Park MH, Kim MJ, Kim AJ, Lee MJ, Kim JS. World J Clin Cases. 2020;8(10):1939-1943.
This report described a case of a 73-year-old man with COPD (stage 4) admitted to the ICU with complaints of cough, sputum, and dyspnoea. The patient was previously treated with oxygen at home for 10 months during the day time and oronasal mask-based NIV during night time. At the time of admission, the infection was detected and infiltration was also present. He was subsequently diagnosed with AECOPD by community-acquired pneumonia. Conditions deteriorated and invasive ventilation became unavoidable. However, helmet-based NIV was chosen as the patient refused to proceed with the invasive procedure. After three days of helmet NIV, he regained consciousness and hypercapnia recovered to pre-hospitalisation levels. This report demonstrates that helmet-based NIV may be a crucial treatment strategy used to treat patients with AECOPD that refuse invasive approaches and oronasal mask-based NIV is non-effective.
Link to abstract.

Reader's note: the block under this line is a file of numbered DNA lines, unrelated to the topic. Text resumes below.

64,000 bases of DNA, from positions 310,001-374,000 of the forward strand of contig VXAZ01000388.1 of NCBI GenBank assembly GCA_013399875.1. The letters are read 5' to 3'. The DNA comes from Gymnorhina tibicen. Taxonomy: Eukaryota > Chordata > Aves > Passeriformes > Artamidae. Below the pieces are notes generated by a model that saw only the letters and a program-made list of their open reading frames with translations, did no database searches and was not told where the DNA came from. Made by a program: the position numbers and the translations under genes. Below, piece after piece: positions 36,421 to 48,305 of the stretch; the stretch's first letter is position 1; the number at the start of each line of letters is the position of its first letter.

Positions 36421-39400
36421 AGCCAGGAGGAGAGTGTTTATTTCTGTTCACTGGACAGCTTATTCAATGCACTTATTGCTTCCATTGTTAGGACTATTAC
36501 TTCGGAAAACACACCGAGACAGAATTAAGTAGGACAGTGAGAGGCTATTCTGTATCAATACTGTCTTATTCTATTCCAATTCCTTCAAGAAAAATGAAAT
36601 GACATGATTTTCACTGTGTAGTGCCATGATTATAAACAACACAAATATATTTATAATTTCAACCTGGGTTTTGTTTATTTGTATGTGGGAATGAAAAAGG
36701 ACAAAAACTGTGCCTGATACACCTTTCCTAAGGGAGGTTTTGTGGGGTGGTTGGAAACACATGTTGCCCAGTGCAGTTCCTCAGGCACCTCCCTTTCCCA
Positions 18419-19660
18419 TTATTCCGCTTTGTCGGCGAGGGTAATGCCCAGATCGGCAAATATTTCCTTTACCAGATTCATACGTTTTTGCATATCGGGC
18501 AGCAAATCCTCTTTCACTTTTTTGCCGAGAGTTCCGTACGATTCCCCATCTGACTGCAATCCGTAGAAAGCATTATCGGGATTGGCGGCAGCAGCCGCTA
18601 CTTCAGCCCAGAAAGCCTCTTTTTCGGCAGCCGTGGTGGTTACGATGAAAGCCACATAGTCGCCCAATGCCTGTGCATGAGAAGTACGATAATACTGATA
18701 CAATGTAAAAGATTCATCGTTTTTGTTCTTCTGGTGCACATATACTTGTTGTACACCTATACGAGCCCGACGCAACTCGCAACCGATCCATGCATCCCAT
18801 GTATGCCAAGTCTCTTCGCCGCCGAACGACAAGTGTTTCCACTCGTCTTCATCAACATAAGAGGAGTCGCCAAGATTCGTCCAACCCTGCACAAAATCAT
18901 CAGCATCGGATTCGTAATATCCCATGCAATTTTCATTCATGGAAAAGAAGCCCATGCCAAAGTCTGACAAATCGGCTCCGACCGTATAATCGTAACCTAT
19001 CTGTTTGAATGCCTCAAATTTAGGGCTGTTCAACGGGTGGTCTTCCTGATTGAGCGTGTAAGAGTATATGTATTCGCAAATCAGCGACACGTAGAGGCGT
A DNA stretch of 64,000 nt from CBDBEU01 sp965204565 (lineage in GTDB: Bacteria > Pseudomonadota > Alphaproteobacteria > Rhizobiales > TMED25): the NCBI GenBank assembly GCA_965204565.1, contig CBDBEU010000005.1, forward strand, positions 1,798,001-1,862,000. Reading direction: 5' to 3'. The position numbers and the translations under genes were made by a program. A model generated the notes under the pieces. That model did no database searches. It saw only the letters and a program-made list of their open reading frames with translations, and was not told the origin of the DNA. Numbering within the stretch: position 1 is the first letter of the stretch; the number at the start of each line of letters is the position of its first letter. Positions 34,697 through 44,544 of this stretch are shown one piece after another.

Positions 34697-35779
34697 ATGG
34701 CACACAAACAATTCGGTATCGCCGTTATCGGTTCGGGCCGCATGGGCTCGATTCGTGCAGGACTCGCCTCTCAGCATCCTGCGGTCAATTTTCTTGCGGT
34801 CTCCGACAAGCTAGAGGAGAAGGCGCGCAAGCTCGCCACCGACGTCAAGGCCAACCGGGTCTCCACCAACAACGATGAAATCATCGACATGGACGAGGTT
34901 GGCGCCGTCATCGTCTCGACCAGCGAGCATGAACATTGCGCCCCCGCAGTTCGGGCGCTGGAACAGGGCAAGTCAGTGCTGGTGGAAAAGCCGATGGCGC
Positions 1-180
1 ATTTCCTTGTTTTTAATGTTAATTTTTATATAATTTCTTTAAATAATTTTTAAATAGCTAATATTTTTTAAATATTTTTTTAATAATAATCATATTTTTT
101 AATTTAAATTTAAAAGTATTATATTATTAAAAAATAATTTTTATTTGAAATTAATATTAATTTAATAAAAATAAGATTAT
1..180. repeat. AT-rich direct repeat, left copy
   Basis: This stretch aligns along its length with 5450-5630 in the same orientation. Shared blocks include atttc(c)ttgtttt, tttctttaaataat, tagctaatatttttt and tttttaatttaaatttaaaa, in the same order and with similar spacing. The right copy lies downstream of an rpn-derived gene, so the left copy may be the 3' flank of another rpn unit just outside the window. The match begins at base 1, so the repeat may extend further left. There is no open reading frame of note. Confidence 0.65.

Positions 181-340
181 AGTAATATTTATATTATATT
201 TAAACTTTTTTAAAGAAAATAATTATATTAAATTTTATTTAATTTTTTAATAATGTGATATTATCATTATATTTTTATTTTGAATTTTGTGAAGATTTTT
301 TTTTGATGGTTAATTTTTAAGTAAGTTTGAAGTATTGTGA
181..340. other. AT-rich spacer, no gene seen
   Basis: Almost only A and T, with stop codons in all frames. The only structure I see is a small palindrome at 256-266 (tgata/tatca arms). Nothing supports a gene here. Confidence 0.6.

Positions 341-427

Longhini F, Liu L, Pan C, et al. Respir Care. 2019;64(5):582-589
In this study compared neurally-controlled pressure support through a helmet with pressure support through a face mask for subject comfort, breathing pattern, gas exchange, pressurization and triggering performance, and patient-ventilator synchrony. Two 30-min trials of NIV were randomly delivered to 10 subjects with COPD exacerbation. The first group was treated with pressure support through a face mask and the second group with NAVA through a helmet. Several parameters were evaluated including subject comfort, breathing frequency, respiratory drive, arterial blood gases, pressure-time product (PTP) of the first 300 ms and 500ms after initiation of subject effort, inspiratory trigger delay, and rate of asynchrony determined as the asynchrony index. NAVA through a helmet significantly improved comfort compared with pressure support through a face mask. Although the breathing pattern was not different between the methods, the respiratory drive was slightly reduced during NAVA through a helmet in comparison with pressure support through a face mask. Gas exchange was also not different between the trials. The PTP was comparable between trials, whereas triggering performance, patient-ventilator interaction, and synchrony were all improved by NAVA through a helmet compared with pressure support through a face mask. Therefore, in subjects with COPD with exacerbation, NAVA through a helmet improved comfort, triggering performance, and patient-ventilator synchrony compared with pressure support through a face mask.
Link to abstract